2023 Students and Technology Report: Flexibility, Choice, and Equity in the Student Experience

2023 Students and Technology Report


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What does it mean to be a student in 2023, on the fading tail end of a global pandemic and in the midst of lingering uncertainty about the world? What do students still need from a postsecondary education, and where does technology serve as a fulcrum—for better and for worse—both opening and closing students’ paths forward through their educational journeys?

In this report we draw on data from EDUCAUSE’s 2023 Student Survey to offer higher education leaders and decision-makers key insights as they consider what these questions might mean for their particular institutions and communities.

The report explores findings across three main areas, each representing a key challenge (and opportunity) institutions are going to face now and in the future:

  • Supporting students on and off campus
  • The role of students as consumers in the educational marketplace
  • Equity and accessibility in teaching and learning

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Supporting Students On and Off Campus

Preference for On-Site Modality, by Residency
Chart showing percentages of students who prefer on-site modalities for specific learning activities, broken out by whether they live on campus or off: Lab or interactive work (95% of on-campus students prefer this activity to be on-site, compared to 61% of off-campus students); Class discussions (93% and 46%); Group activities (93% and 60%); Giving a presentation (88% and 49%); Instructor lecture (85% and 48%); Peer/tutoring meetings (81% and 49%); Office hours (76% and 47%); Research (70% and 30%); and Exams (68% and 32%)

Residential choices are driven by life circumstances and preferences, and so too are learning modality choices.

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Empowering Students to Choose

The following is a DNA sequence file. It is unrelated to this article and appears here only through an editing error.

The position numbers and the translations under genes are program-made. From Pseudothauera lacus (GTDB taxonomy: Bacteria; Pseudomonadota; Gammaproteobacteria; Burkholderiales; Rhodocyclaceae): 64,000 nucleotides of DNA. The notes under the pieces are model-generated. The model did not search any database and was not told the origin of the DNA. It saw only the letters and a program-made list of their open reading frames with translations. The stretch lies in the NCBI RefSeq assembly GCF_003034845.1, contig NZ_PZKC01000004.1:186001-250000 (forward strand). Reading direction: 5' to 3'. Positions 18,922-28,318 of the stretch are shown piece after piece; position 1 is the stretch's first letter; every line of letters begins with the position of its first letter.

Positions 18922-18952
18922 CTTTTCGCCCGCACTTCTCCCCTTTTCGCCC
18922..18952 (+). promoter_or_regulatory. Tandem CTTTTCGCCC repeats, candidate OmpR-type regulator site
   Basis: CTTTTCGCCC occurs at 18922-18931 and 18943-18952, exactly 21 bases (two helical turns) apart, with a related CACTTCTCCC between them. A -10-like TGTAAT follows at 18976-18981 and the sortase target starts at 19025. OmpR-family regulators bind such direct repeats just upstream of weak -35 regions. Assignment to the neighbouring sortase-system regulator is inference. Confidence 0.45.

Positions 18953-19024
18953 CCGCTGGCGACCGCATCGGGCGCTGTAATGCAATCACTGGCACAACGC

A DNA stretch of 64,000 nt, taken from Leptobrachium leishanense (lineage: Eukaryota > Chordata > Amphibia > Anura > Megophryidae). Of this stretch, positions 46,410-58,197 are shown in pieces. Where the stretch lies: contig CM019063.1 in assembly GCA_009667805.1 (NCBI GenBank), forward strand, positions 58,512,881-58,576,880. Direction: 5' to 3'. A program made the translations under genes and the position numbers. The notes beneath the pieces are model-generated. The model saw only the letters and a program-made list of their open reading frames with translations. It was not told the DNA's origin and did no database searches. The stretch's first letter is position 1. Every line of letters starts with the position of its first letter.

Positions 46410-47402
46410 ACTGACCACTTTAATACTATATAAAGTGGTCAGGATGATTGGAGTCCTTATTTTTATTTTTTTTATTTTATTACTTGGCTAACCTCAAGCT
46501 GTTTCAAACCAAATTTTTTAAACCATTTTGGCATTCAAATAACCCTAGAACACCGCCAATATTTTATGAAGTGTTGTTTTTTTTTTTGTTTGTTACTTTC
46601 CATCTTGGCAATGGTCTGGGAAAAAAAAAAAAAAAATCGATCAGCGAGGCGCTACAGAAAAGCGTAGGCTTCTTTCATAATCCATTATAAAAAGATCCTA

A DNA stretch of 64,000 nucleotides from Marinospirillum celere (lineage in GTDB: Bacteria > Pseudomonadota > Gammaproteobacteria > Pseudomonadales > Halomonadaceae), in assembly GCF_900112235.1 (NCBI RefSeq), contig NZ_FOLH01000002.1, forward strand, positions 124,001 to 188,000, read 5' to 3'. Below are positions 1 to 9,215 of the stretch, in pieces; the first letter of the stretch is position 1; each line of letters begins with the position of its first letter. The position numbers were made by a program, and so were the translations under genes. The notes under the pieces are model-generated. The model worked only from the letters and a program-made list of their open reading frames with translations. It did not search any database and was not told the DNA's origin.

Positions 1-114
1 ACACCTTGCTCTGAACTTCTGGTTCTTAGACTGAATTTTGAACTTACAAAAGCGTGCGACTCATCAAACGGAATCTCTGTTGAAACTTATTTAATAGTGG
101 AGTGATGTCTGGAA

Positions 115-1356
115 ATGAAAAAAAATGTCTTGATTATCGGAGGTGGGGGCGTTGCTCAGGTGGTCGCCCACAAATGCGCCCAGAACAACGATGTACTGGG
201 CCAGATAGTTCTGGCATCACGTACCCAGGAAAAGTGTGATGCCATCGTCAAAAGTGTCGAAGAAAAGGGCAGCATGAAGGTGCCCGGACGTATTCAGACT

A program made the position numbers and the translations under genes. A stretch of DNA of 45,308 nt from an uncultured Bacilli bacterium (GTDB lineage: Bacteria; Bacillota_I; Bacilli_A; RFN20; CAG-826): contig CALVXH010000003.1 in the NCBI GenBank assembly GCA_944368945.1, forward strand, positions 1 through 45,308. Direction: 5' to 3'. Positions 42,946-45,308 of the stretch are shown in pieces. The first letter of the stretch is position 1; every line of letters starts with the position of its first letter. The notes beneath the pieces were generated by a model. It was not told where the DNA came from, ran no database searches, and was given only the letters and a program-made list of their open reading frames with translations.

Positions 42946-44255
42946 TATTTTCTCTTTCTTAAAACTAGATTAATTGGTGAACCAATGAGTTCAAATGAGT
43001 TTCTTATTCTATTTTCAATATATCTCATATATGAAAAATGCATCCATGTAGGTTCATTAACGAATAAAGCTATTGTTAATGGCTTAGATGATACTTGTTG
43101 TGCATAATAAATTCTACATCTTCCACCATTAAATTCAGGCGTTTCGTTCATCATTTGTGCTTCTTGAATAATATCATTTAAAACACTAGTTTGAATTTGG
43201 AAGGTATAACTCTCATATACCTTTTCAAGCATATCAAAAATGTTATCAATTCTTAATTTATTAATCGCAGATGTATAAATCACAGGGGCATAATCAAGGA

Hybrid Course Satisfaction, by Student Choice of Engagement
Chart showing satisfaction with hybrid courses, by whether students were allowed to choose the learning modality. Among those who did not have a choice, 2% were very dissatisfied, 17% were dissatisfied, 33% were neutral, 37% were satisfied, and 11% were very satisfied. Among those who did have a choice, 0% were very dissatisfied, 7% were dissatisfied, 23% were neutral, 50% were satisfied, and 20% were very satisfied.

The option of choosing modalities can go a long way toward improving hybrid course experiences for certain populations of students.

Learn more about empowering students to choose >

Accessibility in Teaching and Learning

Overall Satisfaction with Technology Supports and Services, by Reported Disability
Chart showing satisfaction with technology supports, broken out by disability. Among all students, 10% were very dissatisfied or dissatisfied, 22% were neutral, and 67% were satisfied or very satisfied. Among students with a learning disability, 8% were very dissatisfied or dissatisfied, 31% were neutral, and 62% were satisfied or very satisfied. Among students with a mental health disorder, 10% were very dissatisfied or dissatisfied, 27% were neutral, and 63% were satisfied or very satisfied. Among students with a mobility impairment, 35% were very dissatisfied or dissatisfied, 29% were neutral, and 35% were satisfied or very satisfied. Among students with a sensory impairment, 8% were very dissatisfied or dissatisfied, 54% were neutral, and 39% were satisfied or very satisfied.

For students reporting any of the types of disabilities or impairments we asked about, their assessments and experiences of the technology supports and services provided by their institution differed significantly from the experiences of other students, almost always in negative ways.

Read more about accessibility in teaching and learning >

Reflections and Next Steps

While institutions might take any number of steps to explore and respond to the reflections outlined in this report, several possible next steps may be more feasible and immediately actionable than others.

Read the reflections and next steps >


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